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Josh Radnor. Image by watchwithkristin via flickr

Josh Radnor: Auteur in the Making?

Josh Radnor, best known for his role as Ted in How I Met Your Mother, evolved from actor to director with remarkable finesse which ensued well deserved success. Most recently he wrote, starred in, and directed his second film Liberal Arts. However,in spite of the success of this film--just like not every cook is a chef--not every director is an auteur.

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Under the Spotlight is a feature series that focuses on the rising stars of tomorrow, and those which have achieved success beyond the limits of their respected field. The series will be run by Urban Times editor Christian Julal.

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Josh Radnor on How I Met Your Mother. Image via Graham van der Wielen on Flickr.

Did you know that Noel Coward (playwright extraordinaire) doubled as a spy during WWII? In fact, he was so good that it earned him a place on the Nazi blacklist. How about that John Travolta holds licenses to fly 11 different air crafts? Or that when Daniel Day Lewis is not busy earning Oscar nominations he cobbles? By the nature of their work actors must be multi-talented; if their character sings, they must sing; if their character rides horses, they must ride horses; if their character solves Rubik cubes incredibly fast, they must solve Rubik cubes incredibly fast. Yet, in spite of this, only a select few actors have been able to successfully become directors. Among the actors who survived and thrived in the director’s chair are: Woody Allen, George Clooney, Charlie Chaplin, Ben Afflect, and… Josh Radnor?

Josh Radnor, best known for his role as Ted in How I Met Your Mother, evolved from actor to director with remarkable finesse which ensued well deserved success. Most recently he wrote, starred in, and directed his second film Liberal Arts. The only film to receive a standing ovation during Sundance 2012, Liberal Arts  presents a brief moment on the life of 30-something Jesse (Josh Radnor) and the aftermath of visiting his alma matter which both opens a door and closes a window. Despite his age, this film is very much a coming of age tale, the gaining of wisdom of both Jesse and his younger paramour Zibby (Elizabeth Olsen). However, in spite of the success of this film–just like not every cook is a chef–not every director is an auteur.

An auteur is to film making what a guitarist (not a guitar player) is to guitar playing: the very best in their art. The idea of the auteur gained prominence during the ’60s as a way to group and analyze films. Spearheaded by the likes of Andrew Sarris, Auteur theory’s main tenant is this: the director is the author of a film. It follows from this idea that an auteur’s film will carry his signature in theme and style. Remember how the films of Tim Burton all have a particular and recognizable “burtonesque” aesthetic? Or how Hitchcocks’s films grapple with a set of reoccurring themes and style? This continuity, innovation  and expectation in the theme and style in the body of work of each director makes both of them an Auteur. Kubrick, Hawks, Lubitsch, Cukor, Allen, Truffaut, Kurosawa are a few of the names from the handful of directors that merit the title. And every auteur holds the standard  incredibly high; through their ingenuity, creativity, and dedication they molded cinema into what we know today, and paved the way for new directors like Josh Radnor.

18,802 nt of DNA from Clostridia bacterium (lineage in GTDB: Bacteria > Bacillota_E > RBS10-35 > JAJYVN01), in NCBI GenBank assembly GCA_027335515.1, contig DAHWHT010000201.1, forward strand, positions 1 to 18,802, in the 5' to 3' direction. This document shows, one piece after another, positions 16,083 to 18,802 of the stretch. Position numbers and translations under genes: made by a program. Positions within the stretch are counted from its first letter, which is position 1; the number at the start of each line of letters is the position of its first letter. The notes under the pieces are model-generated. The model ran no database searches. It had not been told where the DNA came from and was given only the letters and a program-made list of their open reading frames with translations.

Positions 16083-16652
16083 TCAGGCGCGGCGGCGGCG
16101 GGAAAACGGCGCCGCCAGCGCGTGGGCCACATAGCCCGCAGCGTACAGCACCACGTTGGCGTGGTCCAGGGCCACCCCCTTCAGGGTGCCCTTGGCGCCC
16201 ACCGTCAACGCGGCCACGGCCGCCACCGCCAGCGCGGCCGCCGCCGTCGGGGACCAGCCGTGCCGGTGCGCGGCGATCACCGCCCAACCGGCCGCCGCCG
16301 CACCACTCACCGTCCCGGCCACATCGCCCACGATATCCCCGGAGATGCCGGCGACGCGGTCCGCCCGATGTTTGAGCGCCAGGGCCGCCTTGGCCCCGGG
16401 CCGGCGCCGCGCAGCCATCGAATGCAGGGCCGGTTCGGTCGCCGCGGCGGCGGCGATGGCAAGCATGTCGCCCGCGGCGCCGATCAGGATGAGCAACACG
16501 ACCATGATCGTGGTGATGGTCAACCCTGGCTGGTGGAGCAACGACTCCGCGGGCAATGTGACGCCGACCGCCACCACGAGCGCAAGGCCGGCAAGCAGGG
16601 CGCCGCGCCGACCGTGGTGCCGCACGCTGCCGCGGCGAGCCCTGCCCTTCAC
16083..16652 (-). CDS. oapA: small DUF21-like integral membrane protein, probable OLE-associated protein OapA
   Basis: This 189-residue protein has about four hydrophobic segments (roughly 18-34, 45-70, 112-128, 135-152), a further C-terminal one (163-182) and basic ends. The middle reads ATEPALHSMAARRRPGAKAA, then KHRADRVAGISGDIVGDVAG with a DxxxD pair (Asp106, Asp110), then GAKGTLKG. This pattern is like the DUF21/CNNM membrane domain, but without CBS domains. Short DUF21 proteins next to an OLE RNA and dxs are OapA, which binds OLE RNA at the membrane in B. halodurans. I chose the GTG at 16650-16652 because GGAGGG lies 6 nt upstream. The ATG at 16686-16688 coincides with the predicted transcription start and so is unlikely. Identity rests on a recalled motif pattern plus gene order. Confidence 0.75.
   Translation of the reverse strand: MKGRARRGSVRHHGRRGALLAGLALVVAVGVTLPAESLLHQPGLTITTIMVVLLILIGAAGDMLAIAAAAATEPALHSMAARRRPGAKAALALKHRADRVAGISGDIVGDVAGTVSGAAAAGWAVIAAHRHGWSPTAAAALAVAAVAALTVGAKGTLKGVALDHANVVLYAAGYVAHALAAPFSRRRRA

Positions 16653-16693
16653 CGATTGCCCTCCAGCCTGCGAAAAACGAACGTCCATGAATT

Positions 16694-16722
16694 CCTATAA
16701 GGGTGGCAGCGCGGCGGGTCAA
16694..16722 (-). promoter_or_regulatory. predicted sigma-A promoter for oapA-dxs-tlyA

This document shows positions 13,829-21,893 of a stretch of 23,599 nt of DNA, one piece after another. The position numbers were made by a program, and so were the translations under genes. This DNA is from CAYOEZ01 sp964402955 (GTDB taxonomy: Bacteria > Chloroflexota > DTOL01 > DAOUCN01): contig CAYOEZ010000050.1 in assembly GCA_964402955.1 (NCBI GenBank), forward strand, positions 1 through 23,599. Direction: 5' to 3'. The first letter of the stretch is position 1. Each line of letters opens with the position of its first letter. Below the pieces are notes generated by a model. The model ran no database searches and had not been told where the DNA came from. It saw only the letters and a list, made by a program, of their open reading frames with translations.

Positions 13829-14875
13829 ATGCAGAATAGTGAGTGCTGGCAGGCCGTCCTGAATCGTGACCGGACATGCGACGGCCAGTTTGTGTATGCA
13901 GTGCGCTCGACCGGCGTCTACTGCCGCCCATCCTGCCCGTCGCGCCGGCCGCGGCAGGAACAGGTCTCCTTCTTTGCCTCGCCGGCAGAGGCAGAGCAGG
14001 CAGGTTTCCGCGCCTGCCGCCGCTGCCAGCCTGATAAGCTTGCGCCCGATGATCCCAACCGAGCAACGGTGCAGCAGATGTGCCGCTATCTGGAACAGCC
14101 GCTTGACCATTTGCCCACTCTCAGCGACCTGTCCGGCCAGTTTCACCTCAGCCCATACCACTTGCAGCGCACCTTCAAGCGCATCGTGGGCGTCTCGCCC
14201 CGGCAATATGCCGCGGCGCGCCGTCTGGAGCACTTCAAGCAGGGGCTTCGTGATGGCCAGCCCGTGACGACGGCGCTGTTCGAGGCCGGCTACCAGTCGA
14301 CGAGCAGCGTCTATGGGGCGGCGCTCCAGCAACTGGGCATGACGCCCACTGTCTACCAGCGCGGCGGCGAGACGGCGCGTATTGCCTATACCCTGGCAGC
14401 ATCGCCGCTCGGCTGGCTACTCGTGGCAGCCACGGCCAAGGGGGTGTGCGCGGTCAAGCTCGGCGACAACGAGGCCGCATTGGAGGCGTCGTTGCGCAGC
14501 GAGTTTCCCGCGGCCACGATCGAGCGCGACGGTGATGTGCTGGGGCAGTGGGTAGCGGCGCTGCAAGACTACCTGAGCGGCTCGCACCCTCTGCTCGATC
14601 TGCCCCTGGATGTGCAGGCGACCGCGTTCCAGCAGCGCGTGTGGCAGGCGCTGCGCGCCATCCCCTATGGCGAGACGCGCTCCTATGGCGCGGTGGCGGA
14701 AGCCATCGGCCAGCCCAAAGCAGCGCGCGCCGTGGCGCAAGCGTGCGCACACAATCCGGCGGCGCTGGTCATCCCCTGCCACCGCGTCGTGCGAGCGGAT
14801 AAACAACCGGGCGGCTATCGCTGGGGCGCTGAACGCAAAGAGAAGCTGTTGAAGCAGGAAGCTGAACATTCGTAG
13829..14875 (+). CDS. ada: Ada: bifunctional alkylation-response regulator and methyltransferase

source en.wikipedia

Ingmar Bergam examing film during work on Wild Strawberries. source en.wikipedia

So is Radnor an Auteur? Well, no – at least, not yet. For one, to be considered an auteur a director must have more than two films to his name. Yet, Radnor’s two films carry the future promise of an auteur – and a great one at that. Both of his films Happythankyoumoreplease and Liberal Arts carry the consistency required for the title both in theme and style. The themes of the pursuit of happiness, the never ending, ever surprising journey through life, the importance of knowledge, the acceptance of that some things are beyond our control,  hold the spotlight of both these films. As to his films style Radnor’s tendency to develop different but intertwined narrative in his films could be one of the elements that won’t change; perhaps he will always star in his films as well – only time will tell. The words themselves play wickedly well in Radnor’s films. In an interview for Digital Spy Olsen praises Radnor’s words claiming “he has a rhythm and a style that he writes in that’s really fun to say,” something which definitely carries across the screen.

However, Radnor’s films have yet to explore their own medium. His films have been playful but safe. Something to be expected from an artist’s beginning, especially such a busy one like Radnor. With time, confidence, and practice, hopefully, we’ll see him make great films.